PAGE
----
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The one thing that every single mother experiences.

They say the journey of parenthood is long and turbulent.

Prams. They’re a shopping cart. A portacot. A handbag.

But you know you’ve spent too much time behind the handlebars when pedestrians in front of you start looking like crash test dummies and you feel an alarming compulsion to run them over.

I’ve always enjoyed walking. But since giving birth to my daughter, those walks have become more of a chore. There have been countless will-you-please-go-to-sleep-now street roams in those afternoons that never end; frantic dashes to the corner chemist before they close; and hazy fugue-like must-get-coffee-now sleepwalks after the fifth night in a row of teething.

And with every trip, I notice things.

Have you ever noticed how people hog the kerb-ramp? It’s like, ‘Hello! I’ve got the weight of a toddler, three litres of milk, laundry detergent and a bag of oranges all crammed into this pram. It’s not that easy to hitch it over the gutter’.

And perhaps I’m naïve, but before I joined the pram brigade I truly believed that motorists would take care around a child.

We were the last ones crossing in a long line of pedestrians at an intersection in Surfers Paradise and the little red man had just begun to flash when it was finally my turn to drop the pram wheels into the road. The sun blinded me; my ears were full of the roar of traffic; then, unbelievably, I felt heat beside my hip. I looked to my right. And there it was. Inching towards us. The bonnet of a shiny Mercedes literally nudging the hem of my dress.

At that moment, I wanted to bash the jewellery-clad 60-year-old woman with my handbag. Some call this “displaced aggression“. 

I call it pram rage.

“It really exists,” says Jess Flannigan, 31, mum to three-year-old Sebastian. “Just the other day I was on a crowded footpath and I could hear people huffing and puffing behind me wanting to get past the pram. I moved it over and let them pass, and then they just dawdled in front of me!”

But pram rage isn’t just for those blocking the path. That rage can be directed at the very pram itself.

Jess says, “No matter how good it is, you will have at least one day where you will hate it. Where you will kick it or hit it or want to throw it against a wall. Something will go wrong with it and you will want to take all your pent-up anger and frustration out on it. For me it was the foot pedal. It just kept getting stuck.”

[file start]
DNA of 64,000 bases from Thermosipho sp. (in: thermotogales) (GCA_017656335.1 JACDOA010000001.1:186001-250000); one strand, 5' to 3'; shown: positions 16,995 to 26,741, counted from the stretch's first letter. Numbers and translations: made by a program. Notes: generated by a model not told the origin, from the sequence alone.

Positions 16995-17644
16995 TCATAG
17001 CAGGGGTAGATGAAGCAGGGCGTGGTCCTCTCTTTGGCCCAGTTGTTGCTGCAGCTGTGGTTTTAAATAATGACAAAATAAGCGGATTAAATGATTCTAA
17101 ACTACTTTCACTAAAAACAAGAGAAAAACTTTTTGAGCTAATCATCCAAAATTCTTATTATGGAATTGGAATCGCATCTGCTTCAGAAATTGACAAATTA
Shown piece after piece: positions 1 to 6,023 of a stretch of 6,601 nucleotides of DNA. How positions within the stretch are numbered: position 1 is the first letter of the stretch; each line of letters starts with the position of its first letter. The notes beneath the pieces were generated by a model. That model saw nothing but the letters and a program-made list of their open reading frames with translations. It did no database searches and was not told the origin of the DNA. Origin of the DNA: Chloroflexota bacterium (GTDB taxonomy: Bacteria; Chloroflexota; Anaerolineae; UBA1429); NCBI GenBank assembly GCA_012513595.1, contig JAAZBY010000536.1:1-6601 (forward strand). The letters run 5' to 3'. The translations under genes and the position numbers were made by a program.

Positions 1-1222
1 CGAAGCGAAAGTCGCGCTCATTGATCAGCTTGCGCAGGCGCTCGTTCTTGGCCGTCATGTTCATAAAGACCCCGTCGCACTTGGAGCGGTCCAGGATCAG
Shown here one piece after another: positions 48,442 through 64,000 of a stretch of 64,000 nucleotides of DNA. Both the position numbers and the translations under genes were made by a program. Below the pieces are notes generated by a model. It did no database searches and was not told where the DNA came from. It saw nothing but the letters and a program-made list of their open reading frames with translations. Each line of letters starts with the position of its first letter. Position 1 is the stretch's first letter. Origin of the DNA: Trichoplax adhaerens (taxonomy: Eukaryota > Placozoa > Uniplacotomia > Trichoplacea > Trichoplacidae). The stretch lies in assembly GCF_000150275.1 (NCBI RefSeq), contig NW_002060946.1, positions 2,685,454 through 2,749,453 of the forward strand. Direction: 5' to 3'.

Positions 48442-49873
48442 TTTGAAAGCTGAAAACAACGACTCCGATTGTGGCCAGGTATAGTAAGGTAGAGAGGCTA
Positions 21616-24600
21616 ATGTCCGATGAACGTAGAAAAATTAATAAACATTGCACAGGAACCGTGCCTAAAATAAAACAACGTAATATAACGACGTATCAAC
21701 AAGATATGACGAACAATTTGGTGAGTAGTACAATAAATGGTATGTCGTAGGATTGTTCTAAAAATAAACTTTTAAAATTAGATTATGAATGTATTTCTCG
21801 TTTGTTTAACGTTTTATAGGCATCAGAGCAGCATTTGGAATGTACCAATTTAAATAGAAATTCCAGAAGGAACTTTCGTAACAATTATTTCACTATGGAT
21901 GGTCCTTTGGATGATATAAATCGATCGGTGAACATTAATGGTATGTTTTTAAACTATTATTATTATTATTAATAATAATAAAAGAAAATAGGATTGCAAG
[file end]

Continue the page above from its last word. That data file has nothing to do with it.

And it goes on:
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And even though you may want to kick it, that pram is the difference between cabin fever and getting out. Like to the shops.

But even there, pram rage exists.

Gone are the days of stepping freely up the escalators. You now have to hunt for the elusive lifts. And then there’s the matter of trying to use the toilets.

I’d seen all the signs for parents’ rooms and just assumed a large shopping centre would have at least – oh, I don’t know – half a dozen toilets big enough for mums to bring their prams in. But the first time I made an attempt to go out shopping with my baby I discovered that the one toilet in the parents’ room was ‘temporarily out of order’.

The only thing left for me to do was dash to the women’s toilets and it’s not an experience I’m keen to repeat. My pram backed in at an awkward angle against the sanitary disposal bin, kept the cubicle door three quarters open and I was forced to squat behind the pram.

And the tight squeeze isn't just for toilets. Mum to five-year-old Archie and 15-month-old Daisy, Sarah Cruise, 35, said change rooms are just as bad. "The smaller clothing stores hardly ever have change rooms big enough for your pram, so you end up trying on clothes with the door half open where everyone can see you."

But if you think all is hopeless, take heart. Jess says, "Pram rage does peter off. But then you get tricycle rage!"

For more from Suvi like her page here.

Have you ever experience pram rage?

CLICK THROUGH the gallery to see how far these parents went when pimping their baby's ride.

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